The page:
The Bottom Line: A hard-boiled crime caper that grabs from the get-go and burns at a feverish pace until the very last page.
The very best crime novelists make even the scenes set in broad daylight seem like it’s ten minutes ‘til midnight. In Dead Money Run, J. Frank James makes all the right choices, from his stripped-down prose to the deliciously drawn criminals, cops and private investigators he populates his world with.
On the day Lou Malloy is to be released from prison, the warden calls him for a private meeting. “Ten percent of fifteen million is a lot of money,” the warden tells him. He’s probing Lou for the wherabouts of the $15M that was stolen from a casino 15 years earlier. Lou, however, doesn’t bite. He’s got big plans, which include finding the person who killed his sister while he was in the joint.
Enter Hilary Kelly, a 20-something beauty who gives Lou a motorcycle ride from the bus station. She claims to be a student, but Lou is far too wise to fall for it. After crashing in Hilary’s trailer, Lou soon finds her .38 Smith and Wesson and discovers she’s a private investigator who knows something about his sister.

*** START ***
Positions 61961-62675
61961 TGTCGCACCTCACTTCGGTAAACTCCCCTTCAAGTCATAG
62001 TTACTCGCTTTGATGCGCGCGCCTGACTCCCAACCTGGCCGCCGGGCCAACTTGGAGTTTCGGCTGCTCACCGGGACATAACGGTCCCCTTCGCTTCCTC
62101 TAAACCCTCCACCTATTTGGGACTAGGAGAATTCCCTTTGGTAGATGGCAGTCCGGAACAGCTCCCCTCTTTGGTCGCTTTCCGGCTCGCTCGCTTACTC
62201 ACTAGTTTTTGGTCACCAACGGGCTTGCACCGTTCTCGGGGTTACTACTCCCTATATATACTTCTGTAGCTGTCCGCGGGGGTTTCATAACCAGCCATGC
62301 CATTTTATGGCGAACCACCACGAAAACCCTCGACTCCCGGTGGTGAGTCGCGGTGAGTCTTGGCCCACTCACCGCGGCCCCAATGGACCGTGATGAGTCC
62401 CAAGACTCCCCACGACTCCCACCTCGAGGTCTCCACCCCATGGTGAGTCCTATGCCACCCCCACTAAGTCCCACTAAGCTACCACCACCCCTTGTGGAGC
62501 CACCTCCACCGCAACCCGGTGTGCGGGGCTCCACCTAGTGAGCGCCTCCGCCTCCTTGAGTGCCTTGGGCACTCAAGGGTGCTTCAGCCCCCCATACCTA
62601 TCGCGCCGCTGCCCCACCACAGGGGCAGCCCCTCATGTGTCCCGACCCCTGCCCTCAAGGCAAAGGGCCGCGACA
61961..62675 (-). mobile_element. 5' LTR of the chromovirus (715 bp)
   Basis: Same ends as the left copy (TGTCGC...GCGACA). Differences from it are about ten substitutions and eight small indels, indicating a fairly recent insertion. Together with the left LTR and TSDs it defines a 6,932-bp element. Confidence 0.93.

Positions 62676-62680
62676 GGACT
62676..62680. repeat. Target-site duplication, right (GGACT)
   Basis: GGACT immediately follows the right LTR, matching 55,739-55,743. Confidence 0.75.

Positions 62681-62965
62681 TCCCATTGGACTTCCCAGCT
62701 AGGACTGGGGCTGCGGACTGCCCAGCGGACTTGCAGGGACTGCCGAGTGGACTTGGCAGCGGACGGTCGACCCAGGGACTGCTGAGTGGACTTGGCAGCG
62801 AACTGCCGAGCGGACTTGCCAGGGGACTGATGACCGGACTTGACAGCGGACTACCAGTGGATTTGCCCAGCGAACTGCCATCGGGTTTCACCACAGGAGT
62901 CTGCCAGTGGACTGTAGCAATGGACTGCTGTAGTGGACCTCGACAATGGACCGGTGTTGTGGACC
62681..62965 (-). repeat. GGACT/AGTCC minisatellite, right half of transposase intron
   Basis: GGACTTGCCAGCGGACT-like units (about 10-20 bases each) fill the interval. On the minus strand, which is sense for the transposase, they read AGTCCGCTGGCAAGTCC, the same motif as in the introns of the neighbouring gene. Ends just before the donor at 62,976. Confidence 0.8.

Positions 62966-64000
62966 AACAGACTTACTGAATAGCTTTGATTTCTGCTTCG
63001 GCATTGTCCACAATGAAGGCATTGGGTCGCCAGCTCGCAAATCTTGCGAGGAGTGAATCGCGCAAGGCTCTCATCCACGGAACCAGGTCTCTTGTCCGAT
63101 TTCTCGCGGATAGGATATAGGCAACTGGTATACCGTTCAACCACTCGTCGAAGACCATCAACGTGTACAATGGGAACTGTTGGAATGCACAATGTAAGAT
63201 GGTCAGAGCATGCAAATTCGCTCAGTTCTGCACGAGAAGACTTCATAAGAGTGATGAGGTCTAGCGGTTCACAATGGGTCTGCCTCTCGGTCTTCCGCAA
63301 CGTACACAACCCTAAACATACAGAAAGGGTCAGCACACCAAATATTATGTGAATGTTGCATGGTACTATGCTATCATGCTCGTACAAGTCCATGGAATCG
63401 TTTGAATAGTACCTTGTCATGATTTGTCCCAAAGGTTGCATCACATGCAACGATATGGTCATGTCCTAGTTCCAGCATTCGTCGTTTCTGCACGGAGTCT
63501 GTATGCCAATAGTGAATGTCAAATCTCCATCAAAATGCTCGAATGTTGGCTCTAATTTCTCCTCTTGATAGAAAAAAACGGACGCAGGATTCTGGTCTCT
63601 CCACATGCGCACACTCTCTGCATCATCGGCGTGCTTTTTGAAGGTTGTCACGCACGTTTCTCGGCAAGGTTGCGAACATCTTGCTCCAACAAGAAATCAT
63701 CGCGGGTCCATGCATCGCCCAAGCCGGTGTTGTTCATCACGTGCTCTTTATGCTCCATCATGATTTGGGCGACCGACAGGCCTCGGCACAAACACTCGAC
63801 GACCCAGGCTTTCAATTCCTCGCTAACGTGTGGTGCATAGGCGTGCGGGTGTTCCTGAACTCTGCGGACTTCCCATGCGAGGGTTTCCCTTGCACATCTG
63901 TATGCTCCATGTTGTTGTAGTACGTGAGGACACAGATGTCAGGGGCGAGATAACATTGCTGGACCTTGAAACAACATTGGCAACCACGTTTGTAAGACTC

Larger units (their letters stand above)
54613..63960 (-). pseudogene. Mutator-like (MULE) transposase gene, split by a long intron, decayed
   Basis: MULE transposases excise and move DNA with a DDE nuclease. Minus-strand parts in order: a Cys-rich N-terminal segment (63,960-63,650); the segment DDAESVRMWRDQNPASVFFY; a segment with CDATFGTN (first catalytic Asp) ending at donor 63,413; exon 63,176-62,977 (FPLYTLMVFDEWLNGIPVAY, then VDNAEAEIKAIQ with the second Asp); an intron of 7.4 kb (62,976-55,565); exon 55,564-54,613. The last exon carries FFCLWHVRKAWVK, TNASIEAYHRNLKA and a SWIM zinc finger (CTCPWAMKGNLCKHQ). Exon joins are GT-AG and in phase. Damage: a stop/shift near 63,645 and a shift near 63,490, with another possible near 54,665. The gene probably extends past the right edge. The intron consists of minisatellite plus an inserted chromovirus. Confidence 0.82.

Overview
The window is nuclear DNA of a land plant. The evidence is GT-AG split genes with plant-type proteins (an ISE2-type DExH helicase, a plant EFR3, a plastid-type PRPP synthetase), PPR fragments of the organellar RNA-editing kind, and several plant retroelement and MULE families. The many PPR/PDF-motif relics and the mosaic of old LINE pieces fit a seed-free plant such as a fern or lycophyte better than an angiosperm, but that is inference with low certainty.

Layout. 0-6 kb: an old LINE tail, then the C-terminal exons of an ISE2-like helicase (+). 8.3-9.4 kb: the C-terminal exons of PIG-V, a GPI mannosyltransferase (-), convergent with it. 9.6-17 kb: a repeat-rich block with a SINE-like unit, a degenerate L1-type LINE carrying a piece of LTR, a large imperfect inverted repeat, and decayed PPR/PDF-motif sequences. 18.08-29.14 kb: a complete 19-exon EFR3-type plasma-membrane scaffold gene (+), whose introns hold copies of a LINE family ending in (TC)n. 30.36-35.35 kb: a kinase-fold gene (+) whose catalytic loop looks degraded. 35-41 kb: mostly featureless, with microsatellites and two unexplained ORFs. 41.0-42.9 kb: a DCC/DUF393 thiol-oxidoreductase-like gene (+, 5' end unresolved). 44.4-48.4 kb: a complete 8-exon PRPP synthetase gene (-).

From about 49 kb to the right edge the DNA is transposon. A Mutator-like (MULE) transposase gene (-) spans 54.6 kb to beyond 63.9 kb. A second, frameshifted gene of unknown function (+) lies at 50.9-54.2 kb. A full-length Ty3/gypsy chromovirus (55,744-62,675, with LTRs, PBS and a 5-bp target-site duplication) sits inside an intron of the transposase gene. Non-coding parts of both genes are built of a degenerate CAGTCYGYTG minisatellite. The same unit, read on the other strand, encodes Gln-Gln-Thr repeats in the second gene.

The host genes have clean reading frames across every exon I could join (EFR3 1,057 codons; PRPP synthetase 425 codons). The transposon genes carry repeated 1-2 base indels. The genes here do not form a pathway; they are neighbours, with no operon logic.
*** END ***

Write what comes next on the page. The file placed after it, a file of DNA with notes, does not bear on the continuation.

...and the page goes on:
Hilary a great character, and loaded with memorable lines: “Lou, sometimes you can be the nicest killer I have ever known.” Alas, she and Lou were made for each other – he likes to think of himself as a “compassionate killer.”
Fans of James Ellroy and Elmore Leonard are going to love James’ ingenious capers, devious characters and wry humor. The entire book goes down like a strong yet smooth shot of bourbon.
Will Lou reclaim his money, or will he be lured into one last big score? And who killed his sister, anyhow? To James’ credit, the answers will surprise you. This is one crime novel well-worth finishing.